How to Cope with Sibling Rivalry

How to Cope with Sibling Rivalry

Are your kids not getting along? Read on for practical tips to help with sibling disputes.


Our kids are sometimes naturally just born enemies. “Boys will be boys,” and all. But when sibling disputes start to get serious, parents have to step in.

Sibling rivalry is mostly about competition among siblings for the attention of the parents. Children often argue and fight when their parents are around, but not when they’re alone. Whether they’re the oldest, middle or youngest child can have an effect as well. Remember, too, that just like any other disagreement, individual personalities play a big part.

Sibling rivalry can be exhausting for both parents and children. Here are ways to manage it effectively.

Give Your Children Individual Attention
Children need lots of attention, and the best remedy for sibling rivalry is to give each child plenty of individual attention and affirmation. If their tank is full, so to speak, they can deal with the fact that their siblings also need attention without feeling jealous.

Treat Them Equally
Young children are as aware of how their parents treat their siblings as they are of how they themselves are being treated. If children feel they’re being treated less fairly, they will be more likely to see their siblings as rivals.

Don’t Make Comparisons
Most parents find it hard not to compare their kids: Their firstborn was “easy,” their eldest is “difficult” and so on. These labels often come to define a child’s role in a family — sometimes unfairly — and can make the rivalry worse.

Be Enthusiastic About Your Children’s Achievements
Even if you’re not as excited about your youngest child’s milestones as you were about your firstborn’s because it’s no longer something new, don’t show it. Younger children need to know you’re just as interested in them as you are in their older siblings.

Respect All Your Children
Children need to be treated with respect regardless of whether they’re the oldest, youngest or middle child. Every child needs to feel loved and accepted by his or her parents regardless of their position in the family.

Set Ground Rules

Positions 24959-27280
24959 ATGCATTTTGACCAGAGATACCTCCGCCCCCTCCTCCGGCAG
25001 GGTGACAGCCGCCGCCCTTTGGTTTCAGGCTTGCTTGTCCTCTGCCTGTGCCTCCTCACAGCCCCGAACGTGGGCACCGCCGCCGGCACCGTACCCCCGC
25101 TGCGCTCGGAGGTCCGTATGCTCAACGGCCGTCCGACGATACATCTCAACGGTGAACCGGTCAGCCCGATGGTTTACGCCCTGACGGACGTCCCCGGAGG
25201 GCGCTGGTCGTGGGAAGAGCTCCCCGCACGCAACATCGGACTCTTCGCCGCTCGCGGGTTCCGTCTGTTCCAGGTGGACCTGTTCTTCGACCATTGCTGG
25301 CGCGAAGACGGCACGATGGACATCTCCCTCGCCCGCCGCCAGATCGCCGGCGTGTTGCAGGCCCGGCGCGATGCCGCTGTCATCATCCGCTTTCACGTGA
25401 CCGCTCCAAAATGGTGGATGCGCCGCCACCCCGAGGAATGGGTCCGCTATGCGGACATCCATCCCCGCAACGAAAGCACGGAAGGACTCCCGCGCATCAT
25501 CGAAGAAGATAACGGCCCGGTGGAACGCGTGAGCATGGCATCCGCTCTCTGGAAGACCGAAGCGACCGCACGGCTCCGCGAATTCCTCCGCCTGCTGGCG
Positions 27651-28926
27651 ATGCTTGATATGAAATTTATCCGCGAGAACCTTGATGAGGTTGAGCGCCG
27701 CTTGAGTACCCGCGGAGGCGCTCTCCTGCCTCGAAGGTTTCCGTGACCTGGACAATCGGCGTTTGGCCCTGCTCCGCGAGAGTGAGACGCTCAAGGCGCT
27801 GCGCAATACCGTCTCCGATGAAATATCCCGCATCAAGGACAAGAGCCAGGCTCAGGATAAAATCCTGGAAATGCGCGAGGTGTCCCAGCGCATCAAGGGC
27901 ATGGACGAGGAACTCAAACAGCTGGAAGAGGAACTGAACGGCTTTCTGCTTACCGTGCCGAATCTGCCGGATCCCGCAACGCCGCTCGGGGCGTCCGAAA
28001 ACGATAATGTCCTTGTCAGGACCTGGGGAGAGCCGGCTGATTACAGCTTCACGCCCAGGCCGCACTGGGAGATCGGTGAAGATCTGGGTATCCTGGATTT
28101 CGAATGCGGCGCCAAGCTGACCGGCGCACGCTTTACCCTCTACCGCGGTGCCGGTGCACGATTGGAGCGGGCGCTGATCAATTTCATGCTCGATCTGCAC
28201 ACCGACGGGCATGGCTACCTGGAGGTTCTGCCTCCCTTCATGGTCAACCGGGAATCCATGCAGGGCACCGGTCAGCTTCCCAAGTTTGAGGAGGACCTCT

Lay down the law as to what’s acceptable behavior and what is not. Shouting, shoving, hitting, biting, swearing and slamming of doors should not be tolerated. If children break the rules, make sure there are consequences for it.

Time Out
If things start to get ugly, use the “time out” parenting tool and separate the siblings so they can calm down. Send them to their bedrooms or to opposite sides of your home.

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Be Realistic
Don’t expect an older child to behave in a more mature way than the younger siblings when they’re fighting or arguing, and don’t reprimand your older child by saying you expected him or her to be more mature.

Teach Your Children Problem-Solving Skills
Parents can’t always mediate. It’s important to teach children how to handle conflict themselves. For example, if a child’s sibling taunts and teases, teach the child how to respond in a way that is not confrontational.

If children have seen their parents deal with conflict effectively, they will manage to sort things out themselves. When they do, praise them for it.

Sibling Rivalry Is Not All Bad
It encourages competition. Competition is not always unhealthy. If harnessed correctly, it can encourage children to work harder and help them to succeed later in life.

It alerts parents to potential problems. Sometimes parents don’t know what is going on in their children’s heads and lives. Sibling conflict could give parents the opportunity to get kids to speak up about their concerns or problems.

It develops a child’s personality. Sibling rivalry can be good if a child needs to learn how to stand up for himself.

Rivalry at Different Stages
Parents can deal with sibling rivalry more effectively if they understand their children’s behavioral patterns at different stages.

Toddlers: At this stage, kids are naturally protective over their toys and belongings. If someone threatens to take a toy away or an older sibling picks their toys up, toddlers might become aggressive. Parents should be sensitive to this and realize they are merely protecting their possessions.

Preteens: They have a strong concept of fairness and equality at this age. Parents should keep a close eye on them because, although they know right from wrong, they are still easily influenced and need to be given clear guidance on how to behave.

Teens: At this stage kids are trying to find a sense of identity and independence. The needs of teens are different; they still need guidance but also want to be independent. They are also very hormonal so it’s good to know what’s going on in their lives and treat them like the young adults they are.

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